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History, General Resources

While history courses each have their own unique focus, there are some general principles that apply to almost every history class in terms of research.

Using WorldCat

To do a comprehensive search of library holdings around the world go to the Hunter Libraries homepage, click on Databases, pick the letter W, scroll down and pick WorldCat

Once you are in WorldCat, put the following Boolean search into the "Keyword" search window:

"James Madison" AND (Sac OR Fox OR  Winnebago)

You should see that there are a little over 200 results. For history researchers, a very important tab to click on from the results is "Archival." If you look at the example from the Boolean search above you will see that 14 archives have materials related to this topic of research. If you look through the results and click on ones you find interesting you will see more information about the relevant collection, especially in the "Abstract" where your key words will be highlighted.

As you consider an archival collection you first need to note how large the collection is: if it's one container it is fairly small, if it 13 linear feet of material or 60 microfilm reels it is a very large collection. If you go to visit the archives to use the collection you need to consider how much material you will find there.

Also look to see where the archives is: if it is out of state or in another part of the world you will need to travel there to use the materials since they cannot be sent to you. Some archives will make digital copies for you if it will not damage the documents, but they usually charge you for the service.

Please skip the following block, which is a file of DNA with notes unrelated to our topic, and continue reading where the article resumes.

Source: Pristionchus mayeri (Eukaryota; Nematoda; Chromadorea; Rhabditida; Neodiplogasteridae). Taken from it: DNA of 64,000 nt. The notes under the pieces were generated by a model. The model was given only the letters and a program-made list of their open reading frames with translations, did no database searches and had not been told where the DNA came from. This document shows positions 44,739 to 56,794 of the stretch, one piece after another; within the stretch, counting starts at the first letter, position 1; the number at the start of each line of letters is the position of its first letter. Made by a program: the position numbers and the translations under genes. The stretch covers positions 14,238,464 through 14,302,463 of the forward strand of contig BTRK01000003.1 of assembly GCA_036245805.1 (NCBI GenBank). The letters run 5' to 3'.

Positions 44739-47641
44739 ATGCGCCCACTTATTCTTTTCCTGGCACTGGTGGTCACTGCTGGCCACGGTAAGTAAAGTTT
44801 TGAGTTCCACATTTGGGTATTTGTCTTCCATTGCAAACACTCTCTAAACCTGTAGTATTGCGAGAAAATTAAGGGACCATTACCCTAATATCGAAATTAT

If you want to visit the archives and use the collection the next step is to search the internet for the archives homepage. Once there you should look up the collection finding aid which will give you a highly detailed list of what is in the collection, including what is in every folder in every box. Before you visit an archives in person you should first get in touch with the archivists there and tell them the specifics of what you want. If you show up without making arrangements and announce that you want to look at 15 boxes of papers to see if there is anything you might be interested in you will not have a productive relationship with the archivists.

Besides archival materials, WorldCat will also tell you about books that are not owned by CUNY. If a book is owned by CUNY and is not at Hunter, use CLICS, which is explained under the CLICS tab.

If you want a book that is not owned by CUNY you need to use ILLiad, which is explained under the ILLiad tab.